I had several appeals pending earlier this year, so it wasn’t a complete surprise when I received the order from the Florida Third District Court of Appeal setting one of them for oral argument. I had been waiting for this opportunity since law school. Although this would be my first real oral argument, I had (or thought I had) some experience with appellate arguments through participating in my law school’s moot-court program and clerking for an appellate judge. What I didn’t realize is that nothing can really prepare you for your first oral argument—except, of course, preparation itself.
About a month before the scheduled argument, I got anxious. What if I had missed an issue in my brief? What if I had misstated the holding of a case? What if I couldn’t answer a judge’s question? The issues on appeal were similar to many I had encountered before—a relatively straightforward appeal of a mortgage-foreclosure judgment. Because Florida is a judicial- foreclosure state, the bank filed suit to foreclose after the borrower defaulted. After a non-jury trial, the court entered final judgment of foreclosure to the bank, and the borrower appealed. The borrower raised several issues on appeal regarding the bank’s standing to foreclose and evidence admitted at trial, but there was no dispute that the borrower had been in default on the loan for over five years. I drafted the appellee’s brief on behalf of the bank several months before the case was set for oral argument and, at the time, didn’t think that the case was particularly argument-worthy. So why did the court order oral argument in this case?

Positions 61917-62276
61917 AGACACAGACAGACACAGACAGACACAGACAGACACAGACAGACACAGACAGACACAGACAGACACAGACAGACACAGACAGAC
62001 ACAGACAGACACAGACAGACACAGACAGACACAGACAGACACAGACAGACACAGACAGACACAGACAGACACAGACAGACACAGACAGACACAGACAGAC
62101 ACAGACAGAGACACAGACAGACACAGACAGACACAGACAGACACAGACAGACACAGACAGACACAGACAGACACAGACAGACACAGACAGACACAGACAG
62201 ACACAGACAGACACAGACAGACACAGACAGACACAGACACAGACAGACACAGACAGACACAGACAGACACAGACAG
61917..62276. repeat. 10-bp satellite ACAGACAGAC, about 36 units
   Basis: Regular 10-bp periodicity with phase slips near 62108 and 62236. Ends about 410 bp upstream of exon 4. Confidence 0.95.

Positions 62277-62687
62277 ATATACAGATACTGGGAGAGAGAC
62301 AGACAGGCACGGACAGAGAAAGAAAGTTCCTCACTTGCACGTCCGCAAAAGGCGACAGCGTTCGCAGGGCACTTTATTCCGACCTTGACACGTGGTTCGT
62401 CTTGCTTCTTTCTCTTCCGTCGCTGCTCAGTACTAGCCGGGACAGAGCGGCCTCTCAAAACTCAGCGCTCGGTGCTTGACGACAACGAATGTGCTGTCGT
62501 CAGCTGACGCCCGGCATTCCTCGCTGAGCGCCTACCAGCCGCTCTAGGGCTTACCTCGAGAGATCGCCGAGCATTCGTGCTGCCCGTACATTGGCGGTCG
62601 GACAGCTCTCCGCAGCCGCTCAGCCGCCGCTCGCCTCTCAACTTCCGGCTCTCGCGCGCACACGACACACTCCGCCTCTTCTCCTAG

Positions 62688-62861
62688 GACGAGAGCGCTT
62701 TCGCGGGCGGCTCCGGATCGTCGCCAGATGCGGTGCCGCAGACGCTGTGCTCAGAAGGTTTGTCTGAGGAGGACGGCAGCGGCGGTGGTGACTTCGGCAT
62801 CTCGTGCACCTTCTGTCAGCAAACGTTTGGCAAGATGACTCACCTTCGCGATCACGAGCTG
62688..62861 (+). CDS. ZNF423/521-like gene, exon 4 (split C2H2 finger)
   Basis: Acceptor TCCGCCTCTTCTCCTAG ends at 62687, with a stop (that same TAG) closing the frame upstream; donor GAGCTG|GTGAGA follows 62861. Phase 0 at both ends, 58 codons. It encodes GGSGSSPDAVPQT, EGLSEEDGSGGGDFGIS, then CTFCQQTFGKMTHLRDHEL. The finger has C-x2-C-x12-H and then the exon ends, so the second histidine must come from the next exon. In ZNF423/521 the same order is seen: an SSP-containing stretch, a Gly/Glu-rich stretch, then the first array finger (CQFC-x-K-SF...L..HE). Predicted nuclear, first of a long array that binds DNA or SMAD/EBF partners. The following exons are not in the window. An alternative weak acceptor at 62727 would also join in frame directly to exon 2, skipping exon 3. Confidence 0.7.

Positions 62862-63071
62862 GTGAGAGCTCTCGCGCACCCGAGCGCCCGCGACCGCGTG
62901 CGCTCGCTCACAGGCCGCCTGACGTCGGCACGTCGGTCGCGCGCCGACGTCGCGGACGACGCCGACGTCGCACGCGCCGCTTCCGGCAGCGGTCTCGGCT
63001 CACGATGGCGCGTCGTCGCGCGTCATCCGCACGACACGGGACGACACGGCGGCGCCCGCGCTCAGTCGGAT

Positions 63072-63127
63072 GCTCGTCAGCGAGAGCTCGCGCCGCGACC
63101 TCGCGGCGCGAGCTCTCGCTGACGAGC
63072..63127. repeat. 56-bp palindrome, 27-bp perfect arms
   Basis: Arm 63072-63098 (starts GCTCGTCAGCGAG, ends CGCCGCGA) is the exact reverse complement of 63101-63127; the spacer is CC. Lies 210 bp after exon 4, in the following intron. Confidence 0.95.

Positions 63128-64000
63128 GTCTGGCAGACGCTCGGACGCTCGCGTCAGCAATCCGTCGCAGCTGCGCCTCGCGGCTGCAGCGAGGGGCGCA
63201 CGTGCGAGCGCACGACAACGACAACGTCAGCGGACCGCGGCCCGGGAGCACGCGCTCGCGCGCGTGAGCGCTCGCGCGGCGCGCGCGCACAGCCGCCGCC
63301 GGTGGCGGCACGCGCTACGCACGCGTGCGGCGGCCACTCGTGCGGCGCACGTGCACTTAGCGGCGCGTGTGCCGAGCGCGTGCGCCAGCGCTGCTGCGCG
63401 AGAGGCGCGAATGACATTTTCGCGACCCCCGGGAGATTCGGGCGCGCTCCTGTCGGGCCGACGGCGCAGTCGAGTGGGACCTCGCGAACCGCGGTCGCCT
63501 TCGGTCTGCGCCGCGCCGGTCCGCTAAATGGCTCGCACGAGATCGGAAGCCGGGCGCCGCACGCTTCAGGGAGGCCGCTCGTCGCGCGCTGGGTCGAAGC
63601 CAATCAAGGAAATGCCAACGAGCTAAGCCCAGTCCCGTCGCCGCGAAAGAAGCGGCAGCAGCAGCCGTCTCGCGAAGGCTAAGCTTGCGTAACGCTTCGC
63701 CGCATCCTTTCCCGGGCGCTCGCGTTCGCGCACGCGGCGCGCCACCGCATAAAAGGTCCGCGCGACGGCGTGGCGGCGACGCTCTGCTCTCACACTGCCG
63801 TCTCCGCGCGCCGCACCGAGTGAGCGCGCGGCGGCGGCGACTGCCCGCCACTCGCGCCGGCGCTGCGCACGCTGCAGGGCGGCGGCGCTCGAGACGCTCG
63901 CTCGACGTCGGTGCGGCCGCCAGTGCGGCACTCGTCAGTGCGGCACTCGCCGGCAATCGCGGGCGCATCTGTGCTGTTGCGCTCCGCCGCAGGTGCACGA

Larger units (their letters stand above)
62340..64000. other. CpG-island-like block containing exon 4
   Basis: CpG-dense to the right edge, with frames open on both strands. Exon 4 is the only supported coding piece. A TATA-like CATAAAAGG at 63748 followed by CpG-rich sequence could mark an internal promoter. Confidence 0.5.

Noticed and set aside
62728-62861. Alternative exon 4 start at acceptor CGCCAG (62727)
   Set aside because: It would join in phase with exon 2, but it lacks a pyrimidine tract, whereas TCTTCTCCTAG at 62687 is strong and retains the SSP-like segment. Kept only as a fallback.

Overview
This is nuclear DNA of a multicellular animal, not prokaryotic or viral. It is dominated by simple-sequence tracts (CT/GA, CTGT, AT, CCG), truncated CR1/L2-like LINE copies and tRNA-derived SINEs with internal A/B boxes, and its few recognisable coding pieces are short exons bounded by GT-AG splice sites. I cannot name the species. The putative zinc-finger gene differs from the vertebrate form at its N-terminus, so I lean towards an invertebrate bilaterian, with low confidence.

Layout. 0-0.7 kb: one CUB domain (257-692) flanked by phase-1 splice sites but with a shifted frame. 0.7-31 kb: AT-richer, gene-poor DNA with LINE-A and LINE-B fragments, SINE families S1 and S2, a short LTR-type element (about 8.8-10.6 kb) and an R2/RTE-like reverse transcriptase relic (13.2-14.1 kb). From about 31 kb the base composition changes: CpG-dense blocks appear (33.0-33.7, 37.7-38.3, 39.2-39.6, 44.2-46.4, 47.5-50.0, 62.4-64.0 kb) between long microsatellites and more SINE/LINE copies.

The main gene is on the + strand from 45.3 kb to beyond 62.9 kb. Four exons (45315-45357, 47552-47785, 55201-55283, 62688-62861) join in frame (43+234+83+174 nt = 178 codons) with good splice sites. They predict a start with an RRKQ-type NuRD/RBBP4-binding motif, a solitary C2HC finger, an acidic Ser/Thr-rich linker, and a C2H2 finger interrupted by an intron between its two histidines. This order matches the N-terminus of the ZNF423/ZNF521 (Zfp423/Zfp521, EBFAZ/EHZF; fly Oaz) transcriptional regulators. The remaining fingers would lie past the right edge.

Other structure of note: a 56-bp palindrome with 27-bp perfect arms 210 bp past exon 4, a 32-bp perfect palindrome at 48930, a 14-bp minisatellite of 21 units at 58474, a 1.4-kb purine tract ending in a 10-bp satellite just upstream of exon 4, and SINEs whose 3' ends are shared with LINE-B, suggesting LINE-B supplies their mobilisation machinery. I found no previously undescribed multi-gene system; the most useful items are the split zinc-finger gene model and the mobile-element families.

Originally published in Section of Litigation: Appellate Practice, published by the American Bar Association on July 1, 2014.
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